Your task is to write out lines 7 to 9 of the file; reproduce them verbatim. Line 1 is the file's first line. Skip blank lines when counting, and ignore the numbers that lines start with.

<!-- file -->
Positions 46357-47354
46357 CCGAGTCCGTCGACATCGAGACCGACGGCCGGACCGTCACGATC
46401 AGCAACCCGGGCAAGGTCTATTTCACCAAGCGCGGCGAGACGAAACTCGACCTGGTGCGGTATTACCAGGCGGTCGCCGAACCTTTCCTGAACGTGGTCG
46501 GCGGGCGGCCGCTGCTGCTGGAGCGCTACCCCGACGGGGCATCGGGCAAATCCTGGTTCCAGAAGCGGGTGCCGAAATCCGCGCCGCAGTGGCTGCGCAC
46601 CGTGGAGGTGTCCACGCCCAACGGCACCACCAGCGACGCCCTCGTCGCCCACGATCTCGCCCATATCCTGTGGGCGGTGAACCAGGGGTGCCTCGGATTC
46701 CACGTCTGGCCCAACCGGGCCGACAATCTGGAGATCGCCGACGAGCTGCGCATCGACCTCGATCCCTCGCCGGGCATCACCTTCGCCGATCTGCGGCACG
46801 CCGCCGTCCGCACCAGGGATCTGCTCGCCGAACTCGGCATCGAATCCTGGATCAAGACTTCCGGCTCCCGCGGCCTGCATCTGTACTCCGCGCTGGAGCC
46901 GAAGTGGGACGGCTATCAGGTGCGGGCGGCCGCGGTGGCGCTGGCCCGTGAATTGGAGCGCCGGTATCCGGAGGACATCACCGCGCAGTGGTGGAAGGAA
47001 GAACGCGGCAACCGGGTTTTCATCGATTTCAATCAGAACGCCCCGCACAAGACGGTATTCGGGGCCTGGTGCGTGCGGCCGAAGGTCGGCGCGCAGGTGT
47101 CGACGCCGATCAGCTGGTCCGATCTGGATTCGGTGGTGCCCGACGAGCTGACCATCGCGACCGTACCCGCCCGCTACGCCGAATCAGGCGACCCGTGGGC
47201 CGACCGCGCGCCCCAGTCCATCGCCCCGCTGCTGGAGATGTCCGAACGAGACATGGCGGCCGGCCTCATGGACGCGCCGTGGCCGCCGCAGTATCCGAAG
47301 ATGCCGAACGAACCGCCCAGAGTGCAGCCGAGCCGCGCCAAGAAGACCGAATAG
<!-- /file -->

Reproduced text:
46801 CCGCCGTCCGCACCAGGGATCTGCTCGCCGAACTCGGCATCGAATCCTGGATCAAGACTTCCGGCTCCCGCGGCCTGCATCTGTACTCCGCGCTGGAGCC
46901 GAAGTGGGACGGCTATCAGGTGCGGGCGGCCGCGGTGGCGCTGGCCCGTGAATTGGAGCGCCGGTATCCGGAGGACATCACCGCGCAGTGGTGGAAGGAA
47001 GAACGCGGCAACCGGGTTTTCATCGATTTCAATCAGAACGCCCCGCACAAGACGGTATTCGGGGCCTGGTGCGTGCGGCCGAAGGTCGGCGCGCAGGTGT